“There are people who are grateful that they had a year and they had a spring semester where this wasn’t a topic that just sort of hung over them the entire time. And then we have incoming students where we really have no way of having this conversation until they get here,” Bloomberg said. “So is it great timing? No. Would I do it differently? In hindsight, I think that there are things that I will learn in this process.”
Alex Johnson, a second-year student leader in the Master of Urban and Regional Planning program, said he took a class with Cao last fall.
“I don’t feel like that’s a super controversial thing for admin at a University to say that student safety and students are important, and we want them to feel safe in environments where they’re learning things,” Johnson said.
Bloomberg said steps have been taken so students can reasonably feel safe in the learning environment.
“We can talk about what we want to do to create the best possible learning environment where people reasonable can feel as if their safety is a priority, and their well-being is a priority. But you can look at the news and not realize that we can’t control for everything,” Bloomberg said.
Bloomberg has required Ron and Cao to regularly meet with faculty mentors to discuss progress on their professional development plans.
Hallgren, president of the Public Affairs Student Association, said schools must inform students earlier in these situations so they can participate in addressing alleged sexual harassment.
“This is our future. These are our mentors … who we’re learning from and who we’re inspired by,” Hallgren said. “I think that in order to move forward, the University of Minnesota as a whole needs to change the way that they look at sexual misconduct with tenured professors.”
Time for a culture shift
Some students are pushing Humphrey administration to enact long-term policy changes.
“I think that students are upset and they’re angry. They don’t think the dean’s response to what has happened is enough,” Burke said. “They feel that she’s kind of pushing this issue in the long grass and committing to having conversations but not taking any real action on policy change to stop this happening again.”
Burke said one of the students’ main concerns is changing tenure code.
Bloomberg said while there are special protections that come with tenure, she does not know if tenure affected how Ron and Cao were disciplined.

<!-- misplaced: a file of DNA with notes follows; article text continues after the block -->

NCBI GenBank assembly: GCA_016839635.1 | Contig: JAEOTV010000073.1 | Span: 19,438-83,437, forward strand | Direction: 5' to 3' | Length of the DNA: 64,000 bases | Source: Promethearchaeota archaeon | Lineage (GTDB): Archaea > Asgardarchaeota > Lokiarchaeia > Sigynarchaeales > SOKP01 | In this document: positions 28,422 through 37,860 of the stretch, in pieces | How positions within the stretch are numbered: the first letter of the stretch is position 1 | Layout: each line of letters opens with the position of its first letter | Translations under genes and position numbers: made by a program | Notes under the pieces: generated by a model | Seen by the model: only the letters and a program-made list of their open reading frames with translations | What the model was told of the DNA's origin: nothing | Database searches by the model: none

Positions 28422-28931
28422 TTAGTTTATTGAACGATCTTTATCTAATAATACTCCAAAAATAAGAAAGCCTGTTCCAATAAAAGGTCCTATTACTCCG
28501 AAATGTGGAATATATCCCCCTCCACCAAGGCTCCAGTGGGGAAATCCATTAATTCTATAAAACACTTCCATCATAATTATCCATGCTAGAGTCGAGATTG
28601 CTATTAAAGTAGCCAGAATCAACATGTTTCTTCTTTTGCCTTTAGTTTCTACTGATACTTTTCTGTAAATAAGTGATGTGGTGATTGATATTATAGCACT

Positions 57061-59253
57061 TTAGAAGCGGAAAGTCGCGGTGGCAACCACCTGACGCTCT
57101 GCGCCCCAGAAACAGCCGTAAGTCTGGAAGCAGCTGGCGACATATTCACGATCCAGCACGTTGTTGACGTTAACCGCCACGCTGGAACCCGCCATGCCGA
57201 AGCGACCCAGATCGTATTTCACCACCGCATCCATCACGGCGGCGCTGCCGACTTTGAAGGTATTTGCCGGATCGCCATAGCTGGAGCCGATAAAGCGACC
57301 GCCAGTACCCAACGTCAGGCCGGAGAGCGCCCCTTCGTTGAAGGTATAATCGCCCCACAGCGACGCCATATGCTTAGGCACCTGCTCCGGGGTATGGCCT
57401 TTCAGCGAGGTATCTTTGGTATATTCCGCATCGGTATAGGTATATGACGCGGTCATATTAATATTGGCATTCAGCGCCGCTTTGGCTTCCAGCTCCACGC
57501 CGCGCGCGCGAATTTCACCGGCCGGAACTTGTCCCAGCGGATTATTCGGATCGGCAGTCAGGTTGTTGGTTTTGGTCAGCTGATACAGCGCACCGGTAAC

Bloomberg never considered termination in these cases, and guidance documents from the University did not either, she said. Instead, she said the conversation should be about creating a culture shift at the school.
“We need to have a culture where people can say this happened, and this is not right,” Bloomberg said. “We have to have a culture where somebody reasonably will hear that and say, ‘a) I believe you and b) I will be an ally to you in doing something about this.’”
About one third of female graduate students surveyed experienced harassment at the hands of faculty or staff — an update to previous research with similar findings — according to a 2016 article in Psychology of Women Quarterly, a peer-reviewed journal.
Jennifer Freyd, an author of the study and psychology professor at the University of Oregon, said she believes there are two reasons why sexual harassment by faculty is more prevalent for female graduate students: opportunity and an unbalanced power dynamic.
“For undergraduates, if they have a professor that is bugging them, they don’t have to keep taking classes with that professor,” Freyd said. “Graduate students can be really in a bind where the person who’s treating them in this problematic way is somebody they’re pretty dependent upon.”
Liv Reyes, a student leader on the Humphrey’s Gender, Sex and Policy Event Committee, said she is curious to see what administration will do once the professors’ disciplines are lifted.
“Moving forward, will students be constantly notified that these two faculty members exist? Once I graduate, my cohort graduates and then the year below us now, in theory, this information could die with us,” Reyes said.